7 Things You Didn't Know About Chinese New Year

7 Things You Didn't Know About Chinese New Year

By Amanda Xi

Chinese New Year is celebrated by more than 20% of the world. It’s the most important holiday in China and to Chinese people all over.


Here are seven interesting facts that you probably didn’t know about Chinese New Year.


1. Chinese New Year is also known as the Spring Festival

In China, you’ll hear it being called the Spring Festival. It’s still very wintry, but the holiday marks the end of the coldest days. People welcome spring and what it brings along: planting and harvests, new beginnings and fresh starts.

You can also call it the Lunar New Year, because countries such as Taiwan, Singapore, Japan, Malaysia, Indonesia, Thailand, North and South Korea, and Vietnam celebrate it as well. And because the Spring Festival goes according to the lunar calendar. Which means...


2. There's no set date for Chinese New Year

According to the Lunar calendar, the Spring Festival is on January 1st and lasts until the 15th (the full moon). Unlike Western holidays such as Thanksgiving or Christmas, when you try to calculate it with the solar (Gregorian) calendar, the date is all over the place.

Chinese New Year ranges from January 21 to February 20. In 2024, it occurs on February 10. Modern Chinese calendars use the Gregorian calendar but include lunar holidays.


3. It is a day for praying to gods and fighting off monsters

The Spring Festival was originally a ceremonial day to pray to gods for a good planting and harvest season. As an agrarian society, the harvest was everything. People also prayed to their ancestors, as they were treated as gods.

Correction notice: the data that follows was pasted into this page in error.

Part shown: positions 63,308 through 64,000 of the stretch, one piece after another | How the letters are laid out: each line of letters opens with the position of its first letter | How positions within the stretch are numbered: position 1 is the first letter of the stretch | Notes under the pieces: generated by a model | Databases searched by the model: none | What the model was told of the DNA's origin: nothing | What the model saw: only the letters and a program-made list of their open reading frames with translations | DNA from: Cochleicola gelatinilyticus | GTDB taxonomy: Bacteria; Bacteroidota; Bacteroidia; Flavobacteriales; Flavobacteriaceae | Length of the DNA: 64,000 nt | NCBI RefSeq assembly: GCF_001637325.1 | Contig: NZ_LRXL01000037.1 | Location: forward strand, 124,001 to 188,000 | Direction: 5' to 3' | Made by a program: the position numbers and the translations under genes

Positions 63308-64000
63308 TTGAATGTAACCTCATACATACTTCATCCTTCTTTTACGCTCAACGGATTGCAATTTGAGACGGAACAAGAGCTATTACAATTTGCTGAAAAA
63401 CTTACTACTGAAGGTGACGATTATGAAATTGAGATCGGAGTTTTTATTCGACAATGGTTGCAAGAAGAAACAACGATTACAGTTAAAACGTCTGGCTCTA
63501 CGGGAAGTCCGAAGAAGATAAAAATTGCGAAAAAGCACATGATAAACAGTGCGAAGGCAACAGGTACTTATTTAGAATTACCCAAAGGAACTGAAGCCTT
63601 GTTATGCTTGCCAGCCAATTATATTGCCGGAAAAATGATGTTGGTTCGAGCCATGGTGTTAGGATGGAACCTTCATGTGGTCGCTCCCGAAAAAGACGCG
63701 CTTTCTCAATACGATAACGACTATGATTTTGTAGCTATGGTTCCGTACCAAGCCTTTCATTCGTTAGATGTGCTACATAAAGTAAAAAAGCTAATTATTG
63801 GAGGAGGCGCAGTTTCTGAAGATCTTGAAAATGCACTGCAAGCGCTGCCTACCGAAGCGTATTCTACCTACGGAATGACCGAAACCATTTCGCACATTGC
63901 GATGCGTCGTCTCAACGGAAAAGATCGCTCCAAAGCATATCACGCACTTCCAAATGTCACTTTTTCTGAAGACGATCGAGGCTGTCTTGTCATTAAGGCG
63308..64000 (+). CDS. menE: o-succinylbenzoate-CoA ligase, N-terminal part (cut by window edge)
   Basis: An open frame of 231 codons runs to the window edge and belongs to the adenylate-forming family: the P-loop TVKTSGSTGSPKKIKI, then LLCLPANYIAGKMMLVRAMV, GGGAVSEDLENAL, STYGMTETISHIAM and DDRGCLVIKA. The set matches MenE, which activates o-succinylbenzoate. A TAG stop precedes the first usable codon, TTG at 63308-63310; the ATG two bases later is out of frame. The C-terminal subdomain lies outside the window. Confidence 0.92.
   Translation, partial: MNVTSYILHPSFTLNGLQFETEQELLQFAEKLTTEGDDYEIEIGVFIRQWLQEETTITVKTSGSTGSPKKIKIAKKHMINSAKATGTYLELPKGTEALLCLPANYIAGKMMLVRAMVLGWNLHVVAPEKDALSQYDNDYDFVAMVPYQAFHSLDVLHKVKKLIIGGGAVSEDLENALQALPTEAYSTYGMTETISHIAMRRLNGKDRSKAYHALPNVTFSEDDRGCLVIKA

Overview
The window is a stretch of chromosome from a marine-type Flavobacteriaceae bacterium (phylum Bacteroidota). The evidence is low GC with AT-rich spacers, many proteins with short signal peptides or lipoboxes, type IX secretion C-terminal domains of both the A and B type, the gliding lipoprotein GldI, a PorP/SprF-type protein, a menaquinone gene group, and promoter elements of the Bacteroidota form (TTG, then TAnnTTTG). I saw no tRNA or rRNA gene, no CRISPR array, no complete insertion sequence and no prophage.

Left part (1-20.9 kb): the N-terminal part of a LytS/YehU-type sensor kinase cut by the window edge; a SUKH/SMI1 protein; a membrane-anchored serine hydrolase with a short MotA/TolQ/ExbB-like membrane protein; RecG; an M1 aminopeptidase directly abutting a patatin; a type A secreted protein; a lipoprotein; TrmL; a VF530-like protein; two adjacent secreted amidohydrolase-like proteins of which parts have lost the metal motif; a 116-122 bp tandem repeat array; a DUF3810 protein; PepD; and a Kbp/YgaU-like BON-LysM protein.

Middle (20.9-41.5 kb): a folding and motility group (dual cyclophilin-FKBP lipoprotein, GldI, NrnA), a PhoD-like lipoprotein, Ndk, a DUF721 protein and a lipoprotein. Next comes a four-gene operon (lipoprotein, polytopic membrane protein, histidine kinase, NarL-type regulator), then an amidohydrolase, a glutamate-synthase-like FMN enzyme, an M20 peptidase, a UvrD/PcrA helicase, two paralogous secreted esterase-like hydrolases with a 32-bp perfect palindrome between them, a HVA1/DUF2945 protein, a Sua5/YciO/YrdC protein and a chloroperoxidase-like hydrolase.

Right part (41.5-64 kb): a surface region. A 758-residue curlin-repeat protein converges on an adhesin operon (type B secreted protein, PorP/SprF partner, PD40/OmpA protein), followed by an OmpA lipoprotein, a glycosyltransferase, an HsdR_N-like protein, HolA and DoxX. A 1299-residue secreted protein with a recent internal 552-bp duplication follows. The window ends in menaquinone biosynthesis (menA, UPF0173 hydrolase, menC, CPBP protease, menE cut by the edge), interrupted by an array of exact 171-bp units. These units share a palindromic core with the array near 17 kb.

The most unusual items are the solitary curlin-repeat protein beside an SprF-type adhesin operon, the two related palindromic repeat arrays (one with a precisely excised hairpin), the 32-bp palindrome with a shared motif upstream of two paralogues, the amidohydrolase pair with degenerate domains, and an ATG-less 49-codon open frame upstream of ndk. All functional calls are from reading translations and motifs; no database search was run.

According to one legend, there was a monster named Nian. It would come about every New Year’s Eve. Most people would hide in their homes. But one boy was brave enough to fight him off using firecrackers. The next day, people celebrated their survival by setting off even more firecrackers. And that practice became a crucial part of the Spring Festival.


4. Children receive lucky money in red envelopes

Gifts are also exchanged during the Spring Festival. But Chinese children receive something else too— money in red envelopes (angpao). This money is supposed to help transfer fortune from the elders to the kids. They can also be given between bosses and employees, co-workers, and friends.


5. You eat dumplings to welcome the New Year

Most people will eat dumplings during the New Year’s Eve dinner. Others will eat them for the first breakfast. Contrary to popular belief though, dumplings aren’t popular everywhere in China. It’s more of a northern thing. In the south, people would rather eat spring rolls (egg rolls) and balls of glutinous rice in soup called tangyuan.


6. Chinese New Year deserts have special meanings

A lot of cultures have symbolic foods, such as the Yule Log cake. But many Chinese New Year desserts have special meanings behind them too. And it’s mostly puns in the name. Take the tangyuan for example. It literally means “soup balls.” But it sounds like tuanyuan which means reunion. So it’s no surprise it’s a popular dessert during Chinese New Year.

Tikoy (in the Philippines) is a type of sweet rice cake. It symbolizes success & prosperity each and every year.


7. The Chinese decorate everything red for Chinese New Year

Every family will deck their homes in this color. Do you remember the story about Nian? Firecrackers aren’t the only thing that scared the monster away. Red is also an invaluable weapon, and used in nearly all Chinese New Year decorations.

Red is China’s favorite color and it’s pretty obvious during Chinese New Year. The Chinese will hang up red lanterns and strings of (real or fake) red grapes or chili peppers, paste red paper onto doors and windows.

New clothes are also believed to bring good luck and start over fresh. People will add new red clothing to their Spring Festival wardrobe too. 


source: chinesenewyear.net

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